Clothes and belongings littered the bed and floor. She assessed the closet and dresser drawers with bitter resignation. Did she need more moving boxes, or should she just give in to the temptation to open the window and chuck everything out? With an exhale of frustration, she sat on the bed and rubbed her face to dispel the irritation. Ten years of marriage gone to hell.
Twenty-one days ago, after Alex’s death in a car accident, she’d embraced regrets. The divorce papers, delivered the day after, stemmed that emotional bleed. The woman who had introduced herself at the funeral, the coworker Alex had been screwing, snapped the lid on Mia’s self-recriminations. The shiny full carat ring Alex had purchased for the new Mrs. Bowman released her anger anew.
She had no more delusions. She and Alex weren’t soul mates, but their marriage had seemed…normal. No, normal wasn’t the right word. Happy didn’t cover it, either. And obviously, committed didn’t fit.
If she’d bothered to pay attention, she would have recognized the signs of Alex’s infidelity sooner.
That wasn’t what bothered her. Okay, the infidelity bothered her a lot, but it was the glaring lack of loss, the lack of emptiness inside of her. Anger, yes, she had plenty, but no loneliness. No ghosts lingered in the house, no echo of sweet words, no treasured smile missed each day. That the lack felt like her failure only served to fuel her anger more.
With a heavy sigh, she turned back to erasing Alex’s presence from her home.
Several hours later, brown boxes trailed from the center of the room to the doorway, a miniature city skyline outlined against the bedroom’s white walls.
Shoulder muscles tight with fatigue and a tiny drum of pain nagging behind her eyes, Mia sank onto the bed and leaned against the headboard to take stock.
Closet empty. Drawers empty. Boxes sealed and ready to go. She glanced at the clock—two in the morning blinked back in pale green. With a sigh, she closed her eyes and listened.
Pre-dawn stillness hung in the room. No sounds from the birds, no ticks as the house settled, no clicks from the thermostat, not even the sound of her breath. Just a hush of silence.
She rode the rhythm and kept a clear image in her mind. Miles and miles of endless blue unraveled and forced her thoughts to calm. Weariness fought her hold on the image. She curled her fingernails into her palm to focus against the distraction.
Behind her eyelids the blue diminished. Darkness wavered in its place, wisps of black interwoven with gray. Smoke and shadows veiled her from any view. She fought to reestablish the blue sky. It eluded her. The effort drained her until she gave up and swirled farther with the currents that pulled her toward the darkness. Smoke dispersed, replaced by a cold, moist chill that shocked her skin as a damp stench assaulted her nose.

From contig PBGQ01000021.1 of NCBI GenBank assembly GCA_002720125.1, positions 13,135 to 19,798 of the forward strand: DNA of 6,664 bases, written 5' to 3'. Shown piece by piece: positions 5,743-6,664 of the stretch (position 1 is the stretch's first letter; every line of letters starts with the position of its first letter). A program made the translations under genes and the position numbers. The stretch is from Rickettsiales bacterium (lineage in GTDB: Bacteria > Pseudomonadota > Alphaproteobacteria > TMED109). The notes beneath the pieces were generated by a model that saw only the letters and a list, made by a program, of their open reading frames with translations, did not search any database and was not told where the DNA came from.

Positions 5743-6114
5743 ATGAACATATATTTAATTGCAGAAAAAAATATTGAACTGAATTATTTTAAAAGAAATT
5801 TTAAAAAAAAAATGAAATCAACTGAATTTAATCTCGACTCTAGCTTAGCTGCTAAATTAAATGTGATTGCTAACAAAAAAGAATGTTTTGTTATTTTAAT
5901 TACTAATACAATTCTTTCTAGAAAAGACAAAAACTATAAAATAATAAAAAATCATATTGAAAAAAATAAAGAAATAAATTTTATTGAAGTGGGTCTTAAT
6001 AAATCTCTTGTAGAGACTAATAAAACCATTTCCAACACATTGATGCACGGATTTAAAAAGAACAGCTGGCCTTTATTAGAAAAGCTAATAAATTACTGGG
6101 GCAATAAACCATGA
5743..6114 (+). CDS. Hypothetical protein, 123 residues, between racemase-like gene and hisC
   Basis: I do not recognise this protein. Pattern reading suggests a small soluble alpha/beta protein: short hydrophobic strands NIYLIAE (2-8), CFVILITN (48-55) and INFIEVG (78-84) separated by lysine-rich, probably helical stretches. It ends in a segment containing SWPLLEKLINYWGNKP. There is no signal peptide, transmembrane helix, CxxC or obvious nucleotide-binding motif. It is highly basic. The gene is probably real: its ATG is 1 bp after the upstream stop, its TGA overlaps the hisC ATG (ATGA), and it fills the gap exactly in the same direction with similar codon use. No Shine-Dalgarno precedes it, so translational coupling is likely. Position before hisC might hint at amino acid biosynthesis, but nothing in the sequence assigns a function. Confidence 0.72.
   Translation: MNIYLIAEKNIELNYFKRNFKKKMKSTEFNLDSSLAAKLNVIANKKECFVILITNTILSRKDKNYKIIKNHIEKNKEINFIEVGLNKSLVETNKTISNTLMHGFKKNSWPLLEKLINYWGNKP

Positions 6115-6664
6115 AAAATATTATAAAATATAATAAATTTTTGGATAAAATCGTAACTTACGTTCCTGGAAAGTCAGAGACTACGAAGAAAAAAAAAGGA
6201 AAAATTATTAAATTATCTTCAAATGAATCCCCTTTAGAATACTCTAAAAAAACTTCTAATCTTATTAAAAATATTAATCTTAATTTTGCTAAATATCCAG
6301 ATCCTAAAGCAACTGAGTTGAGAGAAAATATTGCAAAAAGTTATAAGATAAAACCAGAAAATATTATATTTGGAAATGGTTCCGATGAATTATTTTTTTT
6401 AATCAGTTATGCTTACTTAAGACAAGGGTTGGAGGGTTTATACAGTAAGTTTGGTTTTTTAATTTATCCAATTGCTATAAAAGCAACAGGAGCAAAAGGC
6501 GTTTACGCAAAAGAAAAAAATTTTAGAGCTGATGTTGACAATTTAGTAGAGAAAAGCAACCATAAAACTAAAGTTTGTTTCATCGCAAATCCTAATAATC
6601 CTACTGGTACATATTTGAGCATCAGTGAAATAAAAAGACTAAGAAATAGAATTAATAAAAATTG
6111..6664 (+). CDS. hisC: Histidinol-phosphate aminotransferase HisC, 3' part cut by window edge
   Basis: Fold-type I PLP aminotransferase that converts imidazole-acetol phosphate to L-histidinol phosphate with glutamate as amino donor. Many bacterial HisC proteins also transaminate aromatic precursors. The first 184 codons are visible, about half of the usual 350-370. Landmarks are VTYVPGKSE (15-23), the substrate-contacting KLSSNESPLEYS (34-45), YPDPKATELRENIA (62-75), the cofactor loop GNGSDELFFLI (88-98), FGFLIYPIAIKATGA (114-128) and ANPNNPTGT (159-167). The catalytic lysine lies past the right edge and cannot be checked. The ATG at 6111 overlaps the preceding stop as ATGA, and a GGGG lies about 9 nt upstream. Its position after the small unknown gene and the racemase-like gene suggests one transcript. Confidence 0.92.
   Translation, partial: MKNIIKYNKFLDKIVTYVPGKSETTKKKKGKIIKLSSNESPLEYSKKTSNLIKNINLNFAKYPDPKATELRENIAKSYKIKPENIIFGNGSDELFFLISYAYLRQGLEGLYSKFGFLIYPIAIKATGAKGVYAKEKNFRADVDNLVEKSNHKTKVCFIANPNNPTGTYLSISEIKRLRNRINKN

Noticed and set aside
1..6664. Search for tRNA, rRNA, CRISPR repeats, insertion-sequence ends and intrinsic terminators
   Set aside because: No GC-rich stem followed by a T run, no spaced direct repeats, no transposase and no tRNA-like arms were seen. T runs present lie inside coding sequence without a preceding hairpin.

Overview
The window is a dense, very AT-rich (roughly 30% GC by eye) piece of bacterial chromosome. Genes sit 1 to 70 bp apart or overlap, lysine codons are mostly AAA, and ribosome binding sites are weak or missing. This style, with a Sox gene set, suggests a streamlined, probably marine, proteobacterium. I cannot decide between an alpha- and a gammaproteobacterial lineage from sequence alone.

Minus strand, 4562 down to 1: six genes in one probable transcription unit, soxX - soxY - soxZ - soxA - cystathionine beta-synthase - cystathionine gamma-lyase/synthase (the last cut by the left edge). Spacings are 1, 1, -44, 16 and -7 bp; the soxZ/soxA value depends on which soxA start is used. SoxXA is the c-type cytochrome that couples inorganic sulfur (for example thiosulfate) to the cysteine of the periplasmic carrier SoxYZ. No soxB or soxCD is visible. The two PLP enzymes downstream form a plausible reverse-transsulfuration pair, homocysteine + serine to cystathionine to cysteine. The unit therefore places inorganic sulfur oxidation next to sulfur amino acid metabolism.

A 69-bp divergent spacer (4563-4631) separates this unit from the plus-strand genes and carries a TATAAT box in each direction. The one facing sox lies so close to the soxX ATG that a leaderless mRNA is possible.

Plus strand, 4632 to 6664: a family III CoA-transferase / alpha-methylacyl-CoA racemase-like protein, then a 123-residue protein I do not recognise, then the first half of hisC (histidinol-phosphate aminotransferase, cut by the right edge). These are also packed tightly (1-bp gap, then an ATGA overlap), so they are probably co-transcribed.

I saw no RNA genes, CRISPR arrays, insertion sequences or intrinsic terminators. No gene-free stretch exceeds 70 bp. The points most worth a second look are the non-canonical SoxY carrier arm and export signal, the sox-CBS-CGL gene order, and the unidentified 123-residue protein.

She blinked. Fuzziness receded but not the dark.
A dream? No, the cold was too vivid. She searched for the source of the numbness in her legs. Her toes peeked from the bottom of her robe. Her lower body was shaded in gray against a frigid black stone floor. Not home. Not her bed.
“Don’t cower in the dark.” A deep voice growled from the shadows. Mia’s body rippled with an involuntary shudder.
Dim light from slats at the top of a closed door to her left framed a large male body across from her. Coils of chain looped around the floor by his legs and snaked off into the darkness. Dark streaks crusted the visibly mauled, naked flesh of his abdomen above the waistband of his ragged pants. The shadows hid the remainder of him.
Mia released her breath and realized she’d been holding it so tight her chest ached.
Keep still and silent. Blend with darkness. Distance seemed smart too. She scooted backward until a hard wall pressed against her tailbone. The veil of black had reached its limit. No way to put more distance between herself and the only other occupant of the claustrophobic room.
Too real. Time to wake up. Mia gripped her knees and squeezed for control, but she couldn’t pull her eyes away from the man across from her.
Long legs extended across the floor and morphed into thick thighs that stretched the seams of his pants. Hard, corded muscle wrapped beneath the flesh of his wounds and torso.